To ensure the right level of security, mechanisms that protect systems, platforms and applications must be implemented at the data centre. In addition, there needs to be a secure link between the IT components stored at the data centre and the connection to the outside world. To ensure effective protection of the network segments, service providers need to employ two different types of firewall. Firstly, they require firewalls that perform stateful inspections of communications, ports and applications. Secondly, they need deep-inspection firewalls that can scan data transfer protocols for “good” and “malicious” queries. Further key mechanisms include proxy servers and reverse proxies that filter and convert both incoming and outgoing data traffic, shield sensitive information, minimise vulnerabilities and help make ICT more secure.


  1. Data centre security

Buildings and hardware assets at the data centre require physical security as well as technology security, including physical access control and intrusion detection. Data centres must be constructed to enable the building to withstand natural hazards, such as storms and hailstones, potential physical sabotage and fire. The facility must be located away from regions that are susceptible to heavy storms, flooding and earthquakes, and must meet a host of other criteria to ensure smooth operations and customer data security. Data centre protection should also include alarms, fire detection, surveillance, vehicle monitoring and control, and extensive staff checks to prevent attacks from within.


  1. Security management and secure administration

The human factor not only plays a pivotal role in the security of cloud services for users. It is also an extremely important issue for the service providers themselves. For this reason, providers should operate a dedicated information security management system (ISMS) which defines processes and rules for the effective management of information security. Cloud providers must also draw up rules that ensure employees meet security requirements and specify which users can access which systems and data and who is responsible for which operational and security-related tasks.


  1. Service management and availability

Application downtime can be detrimental for business, particularly when mission critical systems are affected. As a result, organisations using the cloud must be involved in the definition of appropriate service levels. Service providers need to safeguard availability by creating redundant systems and backups that allow for system recovery following downtime.


  1. Contracts, process integration and migration

The scope and type of ICT services must be defined in a written agreement.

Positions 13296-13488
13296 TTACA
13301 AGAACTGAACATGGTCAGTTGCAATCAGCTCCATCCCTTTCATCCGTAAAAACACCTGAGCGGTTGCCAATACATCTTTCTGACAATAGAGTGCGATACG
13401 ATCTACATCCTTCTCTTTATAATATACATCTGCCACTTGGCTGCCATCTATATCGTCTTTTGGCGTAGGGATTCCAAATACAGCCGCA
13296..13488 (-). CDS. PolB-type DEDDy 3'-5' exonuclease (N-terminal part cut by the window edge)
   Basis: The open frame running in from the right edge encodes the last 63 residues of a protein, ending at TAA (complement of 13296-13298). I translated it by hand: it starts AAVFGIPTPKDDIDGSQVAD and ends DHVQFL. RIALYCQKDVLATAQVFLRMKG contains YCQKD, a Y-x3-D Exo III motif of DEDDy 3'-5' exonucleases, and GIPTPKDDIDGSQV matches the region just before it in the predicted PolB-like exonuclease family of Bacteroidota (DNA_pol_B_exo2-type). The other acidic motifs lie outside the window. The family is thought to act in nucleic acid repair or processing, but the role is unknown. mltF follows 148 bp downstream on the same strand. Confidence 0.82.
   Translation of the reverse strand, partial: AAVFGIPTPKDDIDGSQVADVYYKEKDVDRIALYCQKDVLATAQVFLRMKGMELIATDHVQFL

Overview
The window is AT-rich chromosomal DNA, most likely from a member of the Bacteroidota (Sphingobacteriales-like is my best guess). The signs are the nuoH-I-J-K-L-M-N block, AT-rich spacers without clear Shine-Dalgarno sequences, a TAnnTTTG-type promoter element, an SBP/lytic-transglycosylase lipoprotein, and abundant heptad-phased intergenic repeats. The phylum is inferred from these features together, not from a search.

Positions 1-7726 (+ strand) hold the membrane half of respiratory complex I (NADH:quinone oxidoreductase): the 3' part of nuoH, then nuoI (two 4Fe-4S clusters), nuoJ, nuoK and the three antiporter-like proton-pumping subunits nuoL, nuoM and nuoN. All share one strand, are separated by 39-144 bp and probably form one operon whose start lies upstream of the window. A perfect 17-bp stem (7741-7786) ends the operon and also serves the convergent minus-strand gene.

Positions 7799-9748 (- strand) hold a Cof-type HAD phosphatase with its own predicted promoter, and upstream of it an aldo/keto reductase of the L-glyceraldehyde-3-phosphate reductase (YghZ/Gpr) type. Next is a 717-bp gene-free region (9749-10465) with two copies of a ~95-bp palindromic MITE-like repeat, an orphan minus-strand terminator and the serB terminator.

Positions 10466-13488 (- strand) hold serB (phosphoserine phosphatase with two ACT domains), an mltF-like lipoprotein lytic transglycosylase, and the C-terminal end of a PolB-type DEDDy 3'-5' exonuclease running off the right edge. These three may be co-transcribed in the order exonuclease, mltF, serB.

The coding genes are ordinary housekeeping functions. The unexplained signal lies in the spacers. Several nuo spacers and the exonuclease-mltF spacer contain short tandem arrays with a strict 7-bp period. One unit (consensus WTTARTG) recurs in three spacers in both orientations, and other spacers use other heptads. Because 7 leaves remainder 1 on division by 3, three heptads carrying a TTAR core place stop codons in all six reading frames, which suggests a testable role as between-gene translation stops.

Requirements must be outlined and any necessary changes need to be implemented and monitored. Organisational structures and processes must be in place to enable a rapid response to security incidents or threats. Services must be clearly defined in a service level agreement (SLA), and mission critical applications need to be identified to ensure the correct levels of availability and security. Documents should also outline emergency procedures, including the sequence in which systems will be reactivated following failure or downtime.


  1. Security and vulnerability management

To avoid migration issues, any weaknesses or faults in infrastructure must be identified and addressed from the outset. This involves comprehensive testing and risk assessment. Security is a central issue across the entire lifecycle of an ICT system. This begins with documentation and correct management of configuration data. In addition, installation and configuration processes are key concerns. The proactive management of vulnerabilities and other developments designed to offer visibility into and enhance security and eliminate breaches in advance are also critical.


  1. Security reporting and incident management

Visibility into the degree of security achieved is critical for mitigation of business and legal risks with regard to the impact on IT-supported business operations and potential compliance breaches. Security reporting provides this visibility, offering insights into the effectiveness of the protection mechanisms in place. Analysing this data enables measures to be modified, replaced or enhanced as required, leveraging the information available for proactive corporate risk management.


  1. Requirements management and compliance

Users must comply with legal, regulatory and industry-specific requirements, including in-house policies, contracts with customers, suppliers and partners, and other obligations. Users need to verify that their cloud service provider can meet these imperatives. Data protection legislation varies widely from country to country. Organisations also differ in terms of processes and potential threats, and the extent to which security incidents would negatively impact the business. A strong cloud service provider partner should offer a secure and assured route to the cloud, aligning it with the company’s specific business context and requirements.


To end